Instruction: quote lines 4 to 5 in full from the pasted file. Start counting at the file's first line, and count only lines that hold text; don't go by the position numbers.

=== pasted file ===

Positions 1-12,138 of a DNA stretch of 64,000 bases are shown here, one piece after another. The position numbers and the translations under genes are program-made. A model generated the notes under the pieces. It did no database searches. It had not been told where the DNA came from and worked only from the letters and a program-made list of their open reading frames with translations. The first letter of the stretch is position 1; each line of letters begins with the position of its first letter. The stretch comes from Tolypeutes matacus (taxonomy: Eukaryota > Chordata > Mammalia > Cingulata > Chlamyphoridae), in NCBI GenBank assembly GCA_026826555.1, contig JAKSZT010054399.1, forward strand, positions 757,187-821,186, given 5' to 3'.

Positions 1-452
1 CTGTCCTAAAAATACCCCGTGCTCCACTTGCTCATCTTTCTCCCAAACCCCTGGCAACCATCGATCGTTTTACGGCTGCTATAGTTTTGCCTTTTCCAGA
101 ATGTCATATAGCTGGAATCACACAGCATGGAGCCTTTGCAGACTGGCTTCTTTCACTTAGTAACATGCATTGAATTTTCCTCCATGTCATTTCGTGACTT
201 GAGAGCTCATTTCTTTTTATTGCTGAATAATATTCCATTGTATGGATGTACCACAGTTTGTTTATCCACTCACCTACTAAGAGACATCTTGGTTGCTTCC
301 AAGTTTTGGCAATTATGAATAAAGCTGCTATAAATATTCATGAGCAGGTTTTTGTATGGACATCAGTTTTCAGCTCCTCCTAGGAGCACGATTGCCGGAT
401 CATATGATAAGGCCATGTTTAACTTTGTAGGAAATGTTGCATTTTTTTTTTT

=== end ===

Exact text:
101 ATGTCATATAGCTGGAATCACACAGCATGGAGCCTTTGCAGACTGGCTTCTTTCACTTAGTAACATGCATTGAATTTTCCTCCATGTCATTTCGTGACTT
201 GAGAGCTCATTTCTTTTTATTGCTGAATAATATTCCATTGTATGGATGTACCACAGTTTGTTTATCCACTCACCTACTAAGAGACATCTTGGTTGCTTCC